Welcome to our Maths webpage!

At Harrington Hill, we aim to support all children to become confident and creative mathematicians, who choose to challenge themselves at every opportunity.    Here you will find information about the maths curriculum at Harrington Hill, as well as useful links and updates about maths learning at our school.  If you are a parent or carer, interested in maths and would like to be involved in any maths-related events planned for this year, please do get in touch.  I hope you enjoy exploring our page.

Mrs O’Connor

Maths Leader

Maths Curriculum

At Harrington Hill, we follow the National Curriculum for maths.  The program of study aims to ensure that all pupils:

  • Become fluent in the fundamentals of mathematics
  • Reason mathematically by following a line of enquiry
  • Can solve problems by applying their mathematics to a variety of routine and non-routine problems.

Please see the documents attached below for more information about the objectives that are covered in each year group:


Primary Maths Challenge regional heats

A huge well done to Amandeep, Mustafa and Omer from year 5, who recently competed in the Primary Maths Challenge regional heats, competing against 115 schools across London.  It was a tough competition and we were extremely proud of the teamwork and resilience which they showed throughout the competition.  They were a credit to Harrington Hill.  A huge thank you also goes to Miss Ozdemir who has helped them prepare for the competition

Lord Mayor's 'Count on us' Primary Challenge

Some children from year 4 and 5 have been taking part in a puzzle club in preparation for the Lord Mayor's 'Count on us' Primary Challenge.  ‘Count on Us’ is the Mayor’s Fund for London’s numeracy programme.  They work with schools to help young Londoners reach greater attainment levels in numeracy.  The programme aims to make maths fun and improve confidence around learning as well as improving academic attainment.  They have their first regional heat on the 23rd March.  We wish them all the best of luck!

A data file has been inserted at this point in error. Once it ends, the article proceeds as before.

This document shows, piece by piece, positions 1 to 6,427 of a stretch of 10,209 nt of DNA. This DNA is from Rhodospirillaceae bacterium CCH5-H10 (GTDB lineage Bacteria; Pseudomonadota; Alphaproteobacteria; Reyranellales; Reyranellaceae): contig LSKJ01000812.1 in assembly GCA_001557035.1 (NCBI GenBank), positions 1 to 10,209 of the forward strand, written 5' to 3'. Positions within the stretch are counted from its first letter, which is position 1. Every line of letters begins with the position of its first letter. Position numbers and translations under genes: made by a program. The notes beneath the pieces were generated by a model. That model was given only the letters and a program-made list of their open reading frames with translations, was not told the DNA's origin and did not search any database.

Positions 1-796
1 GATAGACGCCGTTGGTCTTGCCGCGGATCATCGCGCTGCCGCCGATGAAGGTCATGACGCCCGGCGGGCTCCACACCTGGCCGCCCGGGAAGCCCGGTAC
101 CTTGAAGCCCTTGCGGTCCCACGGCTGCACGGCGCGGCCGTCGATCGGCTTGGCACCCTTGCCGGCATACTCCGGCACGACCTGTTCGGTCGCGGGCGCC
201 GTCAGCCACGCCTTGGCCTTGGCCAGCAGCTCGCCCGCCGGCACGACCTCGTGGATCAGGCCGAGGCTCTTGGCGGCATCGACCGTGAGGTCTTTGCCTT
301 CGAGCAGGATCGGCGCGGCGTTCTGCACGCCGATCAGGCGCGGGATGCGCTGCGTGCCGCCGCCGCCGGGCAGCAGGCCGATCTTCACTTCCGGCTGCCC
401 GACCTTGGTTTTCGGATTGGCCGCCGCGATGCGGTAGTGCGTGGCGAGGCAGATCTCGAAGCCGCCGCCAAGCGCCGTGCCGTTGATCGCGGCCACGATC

Maths Week 2018

In Harrington Hill Primary School, we all took part in a range of maths related activities from Nursery all the way to Year 6.  All year groups looked at how maths is all around us and every subject (literacy, science, art, design and technology) was linked to maths.  We realised how important and amazing maths is!  During the week, we had a visit from Captain Richard Morgan who had gotten lost on his 'Good Ship Mathematics'.  Using our reasoning and problem solving skills, each class was given a challenge which they had to investigate in order to help Captain Richard Morgan get home.  We finished off the week with a maths fancy dress day.  It was a great success and everyone had lots of fun!


Ocean Maths Workshops

In Harrington Hill, we have been successfully running our Ocean Maths workshops for the second year running.  Ocean Maths is a maths project which involves helping parents to support their children with maths homework.  The parents are all invited to a workshop led by the class teacher and the maths lead teacher.  At the workshop, they work alongside their children to share strategies for maths operations and investigations. So far this year we have carried out workshops on place value, addition and subtraction strategies and multiplication and division strategies.  If there is an area of maths that you would like support with, please let us know and we will endeavor to include it in our next  workshop, which will be held next term.  Thank you to all the parents who participated!

Our Mathematician of the month - Leonardo Da Vinci